Night Gave Way to DAWN Something Darker Still
Relentless, cruel and still good-natured, this was Romero’s answer to his original vision of dread. The movie would be in color this time around meaning all the blood would be quite noticeable. It would also feature the ingenious work of special FX legend, Tom Savini who has spent a lifetime exploring ways to show us death in the most visually violent ways as possible.
Romero welcomed us all to the Apocalypse!
From the very opening scene, Romero impresses upon the audience a world that has lost all control. We are introduced to the Apocalypse from a news broadcasting room livid with very real human reactions. The movie wastes no time and drops the viewer into this world where you now must follow a band of characters who are ill-prepared to deal with the world’s ending at the hands of the zombie plague.
This isn’t something anyone can prepare for, and it certainly proved to be something no audience at the time was prepared to handle. Savini’s gruesome work splashed across the big screen like foul art, a thing no one wanted to see but nobody could look away. It was a violent array of popping headshots, flesh-eating, and ghoulish fun.
Romero struck gold and genre fans couldn’t get enough of the simple formula he used.
This formula is repeated even still. If you’re a fan of The Walking Dead or Resident Evil you have George Romero and his Dawn of the Dead to thank for that. Once again, the man reinvented himself and the monster he brought to life.
The Italian Echo of Living Death
When Dawn of the Dead was released overseas, in Italy the movie was simply titled Zombi. The film had a definite impact on one particular viewer – Lucio Fulci.
It’s been said that the screenplay for (what would become) Zombi 2 was written before Romero’s classic DotD was released. What is fact though is Lucio’s movie served as the unofficial sequel to Dawn, or Zombi, and hence the name Zombi 2.
Fulci’s contribution is brilliant. This is not some half-assed movie either, something quickly cooked upped to cash in on an internationally acclaimed hit. This movie has heart, a swollen, blackened heart beating with putrescent awe and terrible beauty.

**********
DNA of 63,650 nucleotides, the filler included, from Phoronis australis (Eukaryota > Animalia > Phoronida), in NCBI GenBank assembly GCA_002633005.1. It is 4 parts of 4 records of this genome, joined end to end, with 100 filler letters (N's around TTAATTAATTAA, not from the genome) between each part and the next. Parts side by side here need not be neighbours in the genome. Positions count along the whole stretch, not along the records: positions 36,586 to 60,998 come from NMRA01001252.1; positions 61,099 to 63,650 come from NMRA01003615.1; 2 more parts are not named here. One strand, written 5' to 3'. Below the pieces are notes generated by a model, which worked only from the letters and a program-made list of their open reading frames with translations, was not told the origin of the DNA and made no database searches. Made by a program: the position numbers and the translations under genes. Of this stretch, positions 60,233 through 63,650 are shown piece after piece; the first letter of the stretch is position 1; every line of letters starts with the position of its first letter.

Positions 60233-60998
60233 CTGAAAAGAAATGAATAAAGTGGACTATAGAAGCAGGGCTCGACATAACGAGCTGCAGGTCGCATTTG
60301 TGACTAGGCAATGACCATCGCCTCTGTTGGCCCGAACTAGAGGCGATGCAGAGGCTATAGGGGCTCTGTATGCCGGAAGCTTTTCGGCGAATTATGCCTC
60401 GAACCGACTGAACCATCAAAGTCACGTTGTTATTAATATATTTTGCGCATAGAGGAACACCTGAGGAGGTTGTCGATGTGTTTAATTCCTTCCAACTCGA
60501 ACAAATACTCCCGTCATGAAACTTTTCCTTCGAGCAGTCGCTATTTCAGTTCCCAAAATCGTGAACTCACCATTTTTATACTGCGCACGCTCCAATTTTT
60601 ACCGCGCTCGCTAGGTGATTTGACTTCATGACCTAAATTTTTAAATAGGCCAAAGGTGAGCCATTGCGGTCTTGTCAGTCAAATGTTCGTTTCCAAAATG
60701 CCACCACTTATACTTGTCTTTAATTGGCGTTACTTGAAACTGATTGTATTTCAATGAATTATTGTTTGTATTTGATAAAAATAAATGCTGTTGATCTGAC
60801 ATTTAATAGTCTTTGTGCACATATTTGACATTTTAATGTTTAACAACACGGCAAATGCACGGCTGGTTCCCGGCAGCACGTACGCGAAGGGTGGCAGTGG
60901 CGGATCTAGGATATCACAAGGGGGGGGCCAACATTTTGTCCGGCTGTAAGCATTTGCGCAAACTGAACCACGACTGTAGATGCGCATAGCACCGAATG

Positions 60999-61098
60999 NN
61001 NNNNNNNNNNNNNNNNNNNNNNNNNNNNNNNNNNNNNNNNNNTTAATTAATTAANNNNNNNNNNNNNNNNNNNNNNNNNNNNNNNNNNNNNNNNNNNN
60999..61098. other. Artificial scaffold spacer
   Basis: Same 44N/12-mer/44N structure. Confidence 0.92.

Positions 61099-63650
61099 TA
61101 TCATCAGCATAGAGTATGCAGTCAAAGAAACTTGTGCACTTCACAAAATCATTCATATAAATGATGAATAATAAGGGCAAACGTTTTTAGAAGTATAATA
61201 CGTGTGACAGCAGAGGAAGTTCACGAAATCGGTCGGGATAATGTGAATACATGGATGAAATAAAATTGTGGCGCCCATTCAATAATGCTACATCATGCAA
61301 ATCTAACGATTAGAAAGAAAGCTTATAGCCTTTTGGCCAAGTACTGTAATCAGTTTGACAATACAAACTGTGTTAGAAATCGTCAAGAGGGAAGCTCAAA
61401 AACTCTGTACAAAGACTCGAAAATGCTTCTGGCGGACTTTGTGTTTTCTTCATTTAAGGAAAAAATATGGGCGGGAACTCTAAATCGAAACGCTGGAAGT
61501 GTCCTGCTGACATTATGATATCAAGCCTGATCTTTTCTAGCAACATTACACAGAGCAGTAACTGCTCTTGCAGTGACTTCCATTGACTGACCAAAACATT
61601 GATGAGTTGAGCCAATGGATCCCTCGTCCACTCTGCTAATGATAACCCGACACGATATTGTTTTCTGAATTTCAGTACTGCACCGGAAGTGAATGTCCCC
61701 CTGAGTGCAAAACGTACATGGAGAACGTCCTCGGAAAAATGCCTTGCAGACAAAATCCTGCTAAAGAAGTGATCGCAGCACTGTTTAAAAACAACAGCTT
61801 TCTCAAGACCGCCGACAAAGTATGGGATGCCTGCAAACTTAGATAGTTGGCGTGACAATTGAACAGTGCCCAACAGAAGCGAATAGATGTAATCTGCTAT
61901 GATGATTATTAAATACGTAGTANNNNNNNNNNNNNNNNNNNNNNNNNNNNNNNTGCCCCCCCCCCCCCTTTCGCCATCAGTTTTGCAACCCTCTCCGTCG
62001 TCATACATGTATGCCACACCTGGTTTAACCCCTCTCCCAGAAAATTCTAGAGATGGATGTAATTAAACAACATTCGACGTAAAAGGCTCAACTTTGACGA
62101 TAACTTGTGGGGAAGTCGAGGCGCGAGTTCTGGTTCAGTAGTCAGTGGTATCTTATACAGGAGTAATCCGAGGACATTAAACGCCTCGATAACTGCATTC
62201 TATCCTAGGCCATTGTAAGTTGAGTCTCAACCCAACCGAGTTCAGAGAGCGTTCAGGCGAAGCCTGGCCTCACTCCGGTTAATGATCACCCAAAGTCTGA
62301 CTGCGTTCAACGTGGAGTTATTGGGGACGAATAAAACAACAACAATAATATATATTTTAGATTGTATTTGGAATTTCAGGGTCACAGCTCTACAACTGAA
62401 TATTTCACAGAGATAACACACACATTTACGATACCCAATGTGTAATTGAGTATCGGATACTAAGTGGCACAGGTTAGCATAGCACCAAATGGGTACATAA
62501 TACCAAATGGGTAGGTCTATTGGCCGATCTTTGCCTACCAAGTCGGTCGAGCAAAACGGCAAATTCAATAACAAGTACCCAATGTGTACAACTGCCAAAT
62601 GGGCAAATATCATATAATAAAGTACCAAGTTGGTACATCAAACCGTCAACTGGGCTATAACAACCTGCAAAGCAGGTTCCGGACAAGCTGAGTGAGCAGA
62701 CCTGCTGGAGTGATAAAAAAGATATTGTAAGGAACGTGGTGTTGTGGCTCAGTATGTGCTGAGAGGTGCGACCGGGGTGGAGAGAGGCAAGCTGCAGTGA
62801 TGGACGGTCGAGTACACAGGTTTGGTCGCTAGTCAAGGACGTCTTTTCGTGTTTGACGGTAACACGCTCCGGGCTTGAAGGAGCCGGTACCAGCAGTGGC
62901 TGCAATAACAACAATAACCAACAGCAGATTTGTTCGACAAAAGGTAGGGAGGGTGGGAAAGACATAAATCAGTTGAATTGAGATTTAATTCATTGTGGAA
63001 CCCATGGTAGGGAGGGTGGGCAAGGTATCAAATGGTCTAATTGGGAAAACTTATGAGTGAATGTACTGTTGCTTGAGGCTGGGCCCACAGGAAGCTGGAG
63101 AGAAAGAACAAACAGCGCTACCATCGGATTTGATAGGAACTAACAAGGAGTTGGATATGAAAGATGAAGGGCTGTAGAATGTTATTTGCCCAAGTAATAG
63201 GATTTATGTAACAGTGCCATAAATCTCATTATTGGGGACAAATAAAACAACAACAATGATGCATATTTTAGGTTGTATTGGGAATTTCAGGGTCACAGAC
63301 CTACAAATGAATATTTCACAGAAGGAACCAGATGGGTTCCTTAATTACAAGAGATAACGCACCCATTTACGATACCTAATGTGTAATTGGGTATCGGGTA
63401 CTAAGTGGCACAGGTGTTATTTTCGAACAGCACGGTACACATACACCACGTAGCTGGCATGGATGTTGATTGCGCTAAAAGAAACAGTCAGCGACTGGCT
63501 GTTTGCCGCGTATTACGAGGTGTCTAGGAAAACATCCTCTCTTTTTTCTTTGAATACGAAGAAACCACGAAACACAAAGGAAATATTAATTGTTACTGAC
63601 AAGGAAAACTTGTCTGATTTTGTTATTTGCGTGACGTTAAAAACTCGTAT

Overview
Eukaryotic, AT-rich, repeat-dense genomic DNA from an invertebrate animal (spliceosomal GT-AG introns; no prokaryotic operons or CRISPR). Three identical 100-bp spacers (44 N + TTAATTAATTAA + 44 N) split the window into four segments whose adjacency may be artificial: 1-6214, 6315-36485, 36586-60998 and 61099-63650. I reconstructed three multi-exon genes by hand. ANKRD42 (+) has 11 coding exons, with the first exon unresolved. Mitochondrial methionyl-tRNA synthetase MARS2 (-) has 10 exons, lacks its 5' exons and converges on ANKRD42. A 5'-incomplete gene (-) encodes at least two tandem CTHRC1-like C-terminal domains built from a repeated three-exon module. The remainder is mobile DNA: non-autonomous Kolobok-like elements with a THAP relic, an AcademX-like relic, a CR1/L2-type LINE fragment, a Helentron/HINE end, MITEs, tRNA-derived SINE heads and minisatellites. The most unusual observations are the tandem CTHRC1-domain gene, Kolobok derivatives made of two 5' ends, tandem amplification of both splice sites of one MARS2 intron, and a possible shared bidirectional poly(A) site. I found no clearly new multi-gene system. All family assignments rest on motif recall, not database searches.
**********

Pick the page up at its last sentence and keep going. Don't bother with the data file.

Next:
A few years ago Shriek Show was kind enough to releases an incredible 25th-anniversary edition of Lucio’s cult classic. This is the edition you’ll want to pick up if you’ve not seen the movie, love zombies, and have even the smallest bit of interest right now. To be honest this is my all-time favorite zombie film. Yup, even though I love Paw Paw Romero, Zombi 2 is my favorite out of all the great many zombie flicks to choose from. When asked why I always refer to one simple reason – this movie has everything I’d expect out of a zombie film. Lots of gore is a given, as well as actual visuals of the dead themselves rising from their graves. And these are rotting zombies too, so foul you can almost smell their ripe decay. Not to mention we get some pretty ladies running for their lives and heroes who don’t really stand a chance. This movie is chilling of its own accord and the slow pace build up is powerfully executed.
The one scene that stands out most to me – and if you know this movie you’ll probably already be guessing which one, but you’d be surprised to find you’re wrong – is what I call the’ zombie picnic’ scene (not the shark scene, although it’s also amazing). It’s just a scene featuring some zombies seated around a freshly dead victim. Her body is in oozing pieces. Blood is pooling everywhere and the living dead help themselves to the meaty morsels of her organs and muscles. Like I said it’s a great (and chilling) scene. One that takes a moment, hits pause on the action and just focuses on why we are afraid of zombies. We fear them because they feed off of us. Your spouse, your children, your best friend, should they die, will come back with a need to feed off of you. Or you, should you go first, will ultimately eat your own loved ones. That is the terror of zombies, that inescapable march to the grave, and not even the grave is safe anymore thanks to them. Weirdly it’s sometimes overlooked in so many other zombie movies.
The Series (?)
Now, wait, if we take this seriously, that would make Dawn of the Dead, Zombi 1. Sooo would that mean Night of the Living Dead is Zombi the Prequel? It’s kinda fun to let that be true. To imagine these movies are all connected. (And Disney tries to act like Marvel was first to do a shared universe)
There were follow up movies after Zombi 2 made its mark. We might get into those at a later time, but that’s going to be it for now. I hope you enjoyed our little visit with these flesh eating monstrosities. As always be sure to keep checking in to get all those warm thrills or eerie chills, all right here at Nightmare Nostalgia! I’m Manic Exorcism, and I bid you all farewell for now. Go while you still can, dearies. Hehehe.